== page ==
Ideas & Debate

Tax on business transfers likely to stifle economy

Taxing businesses already in distress is likely to strain scarce capital further and potentially inhibit business recovery. FILE PHOTO | NMG 

Faced with the gravity of the current health and economic situation, governments worldwide have had to swiftly pronounce a raft of containment measures. Such measures are primarily intended to support public health and contain adverse impacts on economies. In Kenya, the government has implemented and proposed laudable health sector-related measures as well as fiscal policy measures. However, it is not clear that all of these measures will achieve their intended purpose of serving and supporting the wananchi.

One such change, introduced in the recently enacted Tax Laws Amendments Act, 2020, may adversely affect ongoing business transactions as well as prospective deals even after the Covid-19 crisis abates. In our view, the extent and the rate of the economic recovery will depend substantially on the measures we take now.

Ordinarily, when a business sells its assets, Value Added Tax (VAT) or Goods and Services Tax (GST) is chargeable on the assets transferred, subject to any exemptions and reduced rates that apply to the specific assets. For many jurisdictions worldwide, an overriding tax principle allows the transfer of business assets to occur outside of the scope of VAT provided that some conditions are met. This is widely referred to as ‘Transfer of Business as a Going Concern (TOGC)’ relief.

Business transfers can be cash intensive and therefore VAT exemption associated with TOGC relieves the buyer from the burden of financing VAT as part of a purchase. In addition, sellers are saved the need to evaluate the VAT status of each asset and potentially value the assets separately.

The recent amendment seeks to tax TOGCs at the current standard VAT rate of 14 percent and so buyers will have to dig deeper to finance business acquisitions. By extension, sellers may be forced to taper their price expectation to cushion the 14percent cost burden saddled on the buyers. This follows another change in 2018 that exempted TOGCs from VAT that were hitherto zero rated. Prior to 2018, both the buyers and sellers could claim any VAT incurred to complete transactions involving the sale of a business as a going concern thus making such transactions less expensive.


The current health and economic situation has adversely affected businesses and not many businesses are expected to emerge unscathed. Business leaders predict not only a decrease in profitability but also acute cashflow problems which could lead to distress.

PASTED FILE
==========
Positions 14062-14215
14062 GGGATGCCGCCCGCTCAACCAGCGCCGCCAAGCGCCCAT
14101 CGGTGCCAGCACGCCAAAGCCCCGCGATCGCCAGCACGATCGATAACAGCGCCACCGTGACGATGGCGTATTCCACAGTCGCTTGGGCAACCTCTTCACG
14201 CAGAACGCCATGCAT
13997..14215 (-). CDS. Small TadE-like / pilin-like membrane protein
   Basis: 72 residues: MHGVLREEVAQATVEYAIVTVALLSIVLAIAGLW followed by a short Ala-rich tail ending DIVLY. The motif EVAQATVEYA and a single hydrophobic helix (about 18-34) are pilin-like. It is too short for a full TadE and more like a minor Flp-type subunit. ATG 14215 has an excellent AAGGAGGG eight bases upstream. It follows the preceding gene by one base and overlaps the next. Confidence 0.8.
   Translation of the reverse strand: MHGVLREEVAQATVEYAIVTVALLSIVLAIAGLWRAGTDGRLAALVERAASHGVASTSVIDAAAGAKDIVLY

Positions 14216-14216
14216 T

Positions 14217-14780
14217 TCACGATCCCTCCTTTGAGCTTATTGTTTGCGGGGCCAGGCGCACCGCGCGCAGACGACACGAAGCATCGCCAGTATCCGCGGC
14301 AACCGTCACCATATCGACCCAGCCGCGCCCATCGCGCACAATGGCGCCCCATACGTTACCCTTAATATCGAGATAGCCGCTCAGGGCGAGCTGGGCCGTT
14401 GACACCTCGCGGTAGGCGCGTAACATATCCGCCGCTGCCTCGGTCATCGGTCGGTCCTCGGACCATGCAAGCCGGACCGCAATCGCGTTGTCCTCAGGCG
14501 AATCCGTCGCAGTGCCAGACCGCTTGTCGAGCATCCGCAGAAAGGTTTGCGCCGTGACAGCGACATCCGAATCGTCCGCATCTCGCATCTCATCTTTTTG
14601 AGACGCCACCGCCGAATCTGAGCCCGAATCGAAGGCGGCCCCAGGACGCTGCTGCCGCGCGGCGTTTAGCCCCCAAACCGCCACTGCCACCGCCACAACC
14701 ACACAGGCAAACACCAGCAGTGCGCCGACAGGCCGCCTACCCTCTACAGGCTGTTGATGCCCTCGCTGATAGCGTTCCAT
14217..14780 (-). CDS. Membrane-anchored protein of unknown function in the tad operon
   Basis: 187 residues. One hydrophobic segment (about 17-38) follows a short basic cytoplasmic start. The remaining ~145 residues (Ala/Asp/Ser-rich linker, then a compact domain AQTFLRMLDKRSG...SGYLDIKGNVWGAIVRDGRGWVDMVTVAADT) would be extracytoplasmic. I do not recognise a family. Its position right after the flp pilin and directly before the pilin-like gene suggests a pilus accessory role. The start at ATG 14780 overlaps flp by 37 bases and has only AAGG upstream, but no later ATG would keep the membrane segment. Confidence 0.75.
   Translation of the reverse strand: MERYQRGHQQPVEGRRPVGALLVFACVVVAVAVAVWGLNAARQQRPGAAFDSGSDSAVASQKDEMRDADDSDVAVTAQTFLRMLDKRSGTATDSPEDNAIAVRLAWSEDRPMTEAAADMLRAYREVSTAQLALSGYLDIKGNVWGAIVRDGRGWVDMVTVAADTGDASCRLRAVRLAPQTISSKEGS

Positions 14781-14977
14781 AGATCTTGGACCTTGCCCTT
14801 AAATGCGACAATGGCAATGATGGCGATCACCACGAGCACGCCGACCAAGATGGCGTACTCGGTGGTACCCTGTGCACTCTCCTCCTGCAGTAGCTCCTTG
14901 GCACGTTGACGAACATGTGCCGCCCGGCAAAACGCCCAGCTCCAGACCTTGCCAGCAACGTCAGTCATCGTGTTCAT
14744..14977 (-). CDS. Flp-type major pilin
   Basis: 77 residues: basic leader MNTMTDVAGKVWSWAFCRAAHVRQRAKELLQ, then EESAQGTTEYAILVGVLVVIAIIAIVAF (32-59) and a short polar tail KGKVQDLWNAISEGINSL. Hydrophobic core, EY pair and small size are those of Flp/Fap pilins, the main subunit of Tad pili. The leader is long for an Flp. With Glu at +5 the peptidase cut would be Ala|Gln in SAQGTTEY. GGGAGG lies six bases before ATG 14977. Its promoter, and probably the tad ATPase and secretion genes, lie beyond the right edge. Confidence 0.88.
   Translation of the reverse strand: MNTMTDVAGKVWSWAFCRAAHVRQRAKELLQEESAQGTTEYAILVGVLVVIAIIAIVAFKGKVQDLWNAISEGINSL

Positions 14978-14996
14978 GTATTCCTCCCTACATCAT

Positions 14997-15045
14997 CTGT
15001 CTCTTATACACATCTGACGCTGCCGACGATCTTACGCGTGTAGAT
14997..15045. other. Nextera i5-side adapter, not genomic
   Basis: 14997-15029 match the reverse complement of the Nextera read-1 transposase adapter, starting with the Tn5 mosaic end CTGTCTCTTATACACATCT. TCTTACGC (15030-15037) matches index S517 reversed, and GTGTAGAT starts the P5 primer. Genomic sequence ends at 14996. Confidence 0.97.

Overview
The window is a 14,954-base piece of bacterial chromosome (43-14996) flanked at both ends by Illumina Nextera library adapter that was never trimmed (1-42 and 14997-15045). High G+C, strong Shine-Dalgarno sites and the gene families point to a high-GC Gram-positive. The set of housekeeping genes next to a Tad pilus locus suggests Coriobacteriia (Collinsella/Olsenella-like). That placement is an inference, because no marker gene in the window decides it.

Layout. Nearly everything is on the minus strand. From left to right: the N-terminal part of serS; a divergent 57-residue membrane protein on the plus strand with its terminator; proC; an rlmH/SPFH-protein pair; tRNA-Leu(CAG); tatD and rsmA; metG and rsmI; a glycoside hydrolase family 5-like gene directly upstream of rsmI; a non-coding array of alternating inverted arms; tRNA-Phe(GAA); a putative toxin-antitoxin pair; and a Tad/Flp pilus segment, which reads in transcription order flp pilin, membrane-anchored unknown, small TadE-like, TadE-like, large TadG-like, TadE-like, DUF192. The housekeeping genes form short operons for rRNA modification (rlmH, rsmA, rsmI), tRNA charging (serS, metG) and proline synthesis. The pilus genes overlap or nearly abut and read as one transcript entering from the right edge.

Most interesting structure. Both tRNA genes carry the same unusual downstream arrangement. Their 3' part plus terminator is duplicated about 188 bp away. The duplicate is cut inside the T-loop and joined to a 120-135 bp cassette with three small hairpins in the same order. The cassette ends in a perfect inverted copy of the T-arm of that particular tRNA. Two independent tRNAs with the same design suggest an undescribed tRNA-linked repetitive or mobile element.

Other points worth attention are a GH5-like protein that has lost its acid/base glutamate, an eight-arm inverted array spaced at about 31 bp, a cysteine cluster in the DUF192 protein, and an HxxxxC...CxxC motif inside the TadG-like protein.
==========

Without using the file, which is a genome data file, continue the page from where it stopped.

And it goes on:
From experience, this will occasion the larger, well capitalised businesses to consider acquiring smaller businesses left vulnerable by the crisis. Distressed businesses may also be forced to restructure existing facilities or consider mergers.

Taxing businesses already in distress is likely to strain scarce capital further and potentially inhibit business recovery. Whilst it could be argued that the buyers of distressed business assets can claim the VAT incurred on the transaction, the reality is that such assets may not quickly produce adequate revenues to facilitate immediate VAT recovery. Furthermore, it is preferable for business that the cash is injected into operations to quickly revitalise the business as opposed to the cash being locked in as a long-term VAT receivable asset.

Secondly, the global deals market has slowed in recent months with many transactions placed on hold until markets stabilise. In the meantime, some of the market players are building up uncommitted capital waiting to be deployed and it is expected that in due course a wave of mergers and acquisitions will ensue. Whereas tax is not the principal deal driver, it is a key consideration that can derail a deal and investors may be forced to look for cheaper deals elsewhere thus costing our country a fortune in lost investments. The recently published PwC Africa VAT Guide shows that a number of economies in Africa including South Africa and neighbouring Uganda and Tanzania exempt TOGCs from VAT and may end up being more attractive to investors.


In the process of enacting the Finance Bill, 2020, it is imperative for the government to consider reversing the taxation of TOGCs and instead introduce long-term incentives that will help businesses to recover and ultimately contribute to the exchequer. Revitalised businesses are likely to translate into much needed job opportunities, thus leading to more payroll and transaction taxes.

Granted that such incentives could impact government revenue and the fiscal deficit in the short term, the public and private sectors should work together to identify other avenues for fuelling the economy, since raising more revenue from taxes is currently not a very viable option.

Kabochi is a Partner with PwC Kenya and PwC’s Africa Indirect Taxes Leader. Musau is a Senior Manager with PwC Kenya’s Deals Tax Team.